Ars Nova - 1998 - The Book Of The Dead 
Genre: Progressive Rock
Album Infor (DPRP CD Review):
Ars Nova is a three piece band from Japan. The core of the group, the two female members of the band, Keiko Kumagai (keyboards) and Akiko Takahasho (drums) have worked with Ken Ishita (bass) on this album. An ELP-like line-up is the result. Soundwise there are also similarities between these bands, although a strong Wakemanian-influence cannot be denied either. Ars Nova's music is instrumental, psychedelic and very keyboard oriented.
The Musea-version of The Book Of The Dead features some extra 'bonus'-tracks (called interludes), that form 'bridges' between the longer songs. The interludes are nicely put between the other songs and hence the from a 'resting point' for the listener. This is indeed necessary, since Ars Nova's music is very hectic, fast and bombastic.
The prologue, Re leads to Ankh, a fast song with oriental melody patterns and changing melody-lines, not unlike Wakeman's music, but more psychedelic. The piano-piece Nut is followed by another bombastic song, The 42 Gods. There are many changes in this song as well. Hammond, mellotron, Keiko Kumagai uses it all in this orchestral composition. In between the orchestration there's room for a nice, almost 80s-sounding keys-solo. Anubis is an oriental (Persian?) introduction to Held Of Iaru. This composition starts off in a very quiet mood, with church-organ and a great synth-lead on top of it. Twinkling sounds follow, and an orchestra comes in bombastically, including a harp. An interlude features some 'classical' piano, to contrast the bombast of the rest of the track. A lot is happening in this track, like in the other tracks. Key-solo's, drums-breaks and even a bass-solo, it's all there. Aggressive and romantic parts follow each other. Another middle-east-sounding interlude, called Sekhem, features rhythmic instruments prominently. A fast The Judgment Of Osiris follows. Great rhythm, great keyboardlead. Orchestral sounds in between the solo's. This song is a bit more melodic than Held Of Iaru but is made up of the same ingredients. Ani's Heart and Maat's Feather begins with sound 'from a night-scene' and other threatening sounds. But soon this track develops along the same pattern: solo's, interludes, fast drums, orchestral sounds. To me, this almost 10-minute track is a bit too much after all the impressions of the aforementioned songs. This is certainly no easy-listening, although very nice, oriental melodies are present here again.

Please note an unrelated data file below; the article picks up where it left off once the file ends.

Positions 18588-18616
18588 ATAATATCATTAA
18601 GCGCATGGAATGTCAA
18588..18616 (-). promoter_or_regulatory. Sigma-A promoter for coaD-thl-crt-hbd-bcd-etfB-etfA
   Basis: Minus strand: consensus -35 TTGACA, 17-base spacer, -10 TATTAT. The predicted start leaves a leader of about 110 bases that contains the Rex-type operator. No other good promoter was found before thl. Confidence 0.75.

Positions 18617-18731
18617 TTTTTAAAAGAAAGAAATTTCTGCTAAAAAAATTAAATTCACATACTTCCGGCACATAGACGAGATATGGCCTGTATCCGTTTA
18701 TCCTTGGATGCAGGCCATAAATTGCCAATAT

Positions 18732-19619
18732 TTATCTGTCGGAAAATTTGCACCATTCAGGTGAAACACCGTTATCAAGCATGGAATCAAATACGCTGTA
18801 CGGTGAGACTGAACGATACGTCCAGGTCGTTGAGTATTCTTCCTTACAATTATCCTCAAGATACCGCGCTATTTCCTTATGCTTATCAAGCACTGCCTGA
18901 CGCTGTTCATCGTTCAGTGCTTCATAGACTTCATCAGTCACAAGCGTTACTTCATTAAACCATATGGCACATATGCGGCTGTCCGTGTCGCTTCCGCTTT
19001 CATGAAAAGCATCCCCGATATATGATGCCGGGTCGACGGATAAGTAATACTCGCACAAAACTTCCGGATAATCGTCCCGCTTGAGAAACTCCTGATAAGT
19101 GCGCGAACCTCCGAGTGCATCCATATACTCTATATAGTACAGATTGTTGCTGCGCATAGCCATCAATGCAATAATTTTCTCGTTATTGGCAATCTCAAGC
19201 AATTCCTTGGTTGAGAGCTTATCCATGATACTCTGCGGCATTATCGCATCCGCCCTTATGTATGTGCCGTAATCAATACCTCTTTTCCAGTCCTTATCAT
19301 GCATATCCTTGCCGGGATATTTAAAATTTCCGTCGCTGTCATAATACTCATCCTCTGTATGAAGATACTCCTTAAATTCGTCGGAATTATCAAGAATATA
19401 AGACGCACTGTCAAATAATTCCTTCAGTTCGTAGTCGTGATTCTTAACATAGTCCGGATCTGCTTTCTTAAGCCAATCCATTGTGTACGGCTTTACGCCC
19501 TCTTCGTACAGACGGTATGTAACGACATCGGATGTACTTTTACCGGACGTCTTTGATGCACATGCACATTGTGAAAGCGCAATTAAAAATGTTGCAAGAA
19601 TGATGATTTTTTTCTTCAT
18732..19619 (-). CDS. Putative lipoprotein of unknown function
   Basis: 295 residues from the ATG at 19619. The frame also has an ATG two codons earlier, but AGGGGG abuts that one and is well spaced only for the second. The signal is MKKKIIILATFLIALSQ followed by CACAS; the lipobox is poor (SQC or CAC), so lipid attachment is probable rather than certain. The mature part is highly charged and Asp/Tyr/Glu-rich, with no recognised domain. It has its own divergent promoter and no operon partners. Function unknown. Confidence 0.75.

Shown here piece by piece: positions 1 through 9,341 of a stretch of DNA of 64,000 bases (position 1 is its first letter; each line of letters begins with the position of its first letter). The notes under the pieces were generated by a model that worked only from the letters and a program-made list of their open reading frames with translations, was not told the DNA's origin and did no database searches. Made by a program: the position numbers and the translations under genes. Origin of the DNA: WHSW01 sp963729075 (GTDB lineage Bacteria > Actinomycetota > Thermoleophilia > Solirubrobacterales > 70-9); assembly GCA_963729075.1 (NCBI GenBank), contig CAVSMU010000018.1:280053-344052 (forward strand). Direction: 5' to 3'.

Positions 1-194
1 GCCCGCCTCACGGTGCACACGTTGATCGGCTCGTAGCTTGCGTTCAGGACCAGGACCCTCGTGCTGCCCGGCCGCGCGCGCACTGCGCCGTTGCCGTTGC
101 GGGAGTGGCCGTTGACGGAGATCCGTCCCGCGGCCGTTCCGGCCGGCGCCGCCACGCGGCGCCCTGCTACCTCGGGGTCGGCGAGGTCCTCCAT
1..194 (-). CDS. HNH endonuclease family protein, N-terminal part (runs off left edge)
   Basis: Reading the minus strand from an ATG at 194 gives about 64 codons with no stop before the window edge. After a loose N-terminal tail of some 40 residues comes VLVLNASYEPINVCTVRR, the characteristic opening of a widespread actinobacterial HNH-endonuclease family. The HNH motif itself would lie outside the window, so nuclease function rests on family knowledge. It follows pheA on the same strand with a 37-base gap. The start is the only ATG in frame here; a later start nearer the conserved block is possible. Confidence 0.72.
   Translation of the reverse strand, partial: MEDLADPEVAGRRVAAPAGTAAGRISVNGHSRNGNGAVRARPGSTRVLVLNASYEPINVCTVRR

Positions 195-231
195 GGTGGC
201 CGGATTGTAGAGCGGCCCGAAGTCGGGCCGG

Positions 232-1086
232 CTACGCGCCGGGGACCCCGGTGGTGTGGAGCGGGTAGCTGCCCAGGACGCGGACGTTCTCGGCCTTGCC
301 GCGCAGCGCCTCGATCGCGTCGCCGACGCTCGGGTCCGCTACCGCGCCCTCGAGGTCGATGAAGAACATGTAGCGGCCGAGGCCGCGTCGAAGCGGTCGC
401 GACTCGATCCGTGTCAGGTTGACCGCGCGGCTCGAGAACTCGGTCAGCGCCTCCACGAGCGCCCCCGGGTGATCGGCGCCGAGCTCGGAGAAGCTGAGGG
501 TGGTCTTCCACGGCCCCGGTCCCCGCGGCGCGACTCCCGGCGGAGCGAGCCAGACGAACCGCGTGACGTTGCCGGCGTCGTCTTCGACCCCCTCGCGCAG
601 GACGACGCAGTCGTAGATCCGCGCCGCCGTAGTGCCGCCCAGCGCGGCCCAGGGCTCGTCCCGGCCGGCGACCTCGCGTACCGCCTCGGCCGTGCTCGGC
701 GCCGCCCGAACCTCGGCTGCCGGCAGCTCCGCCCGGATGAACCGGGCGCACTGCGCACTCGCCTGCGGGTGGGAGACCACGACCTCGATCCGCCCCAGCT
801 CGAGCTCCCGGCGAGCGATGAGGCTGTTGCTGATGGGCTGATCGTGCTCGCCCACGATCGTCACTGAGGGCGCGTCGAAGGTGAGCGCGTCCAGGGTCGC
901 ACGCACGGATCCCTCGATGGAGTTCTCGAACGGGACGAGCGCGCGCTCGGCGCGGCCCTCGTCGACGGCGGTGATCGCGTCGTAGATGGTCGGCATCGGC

Because of the instrumental and hectic nature of the music, the album is a bit hard to get into. But there are some really awesome bits on this album. The album delivers a lot of variation, primarily within (and not between) the songs, because most of them follow the same 'structure', which makes it difficult to keep them apart. The Book Of The Dead takes strong nerves to get through and the 45 minutes of the album is more than enough, but it's certainly a beautiful experience. If you like ELP or Wakeman, you should give this a chance. It certainly takes you one step further.
1. Prologue: Re (1:35)
2. Ankh (5:11)
3. Interlude 1: Nut (1:11)
4. The 42 Gods (5:15)
5. Interlude 2: Anubis (0:40)
6. Held Of Iaru (10:43)
7. Interlude 3: Sekhem (1:03)
8. The Judgement Of Osiris (7:41)
9. Interlude 4: Nephthys (0:33)
10. Ani's Heart and Maat's Feather (9:20)
11. Epilogue: Hapi (1:01)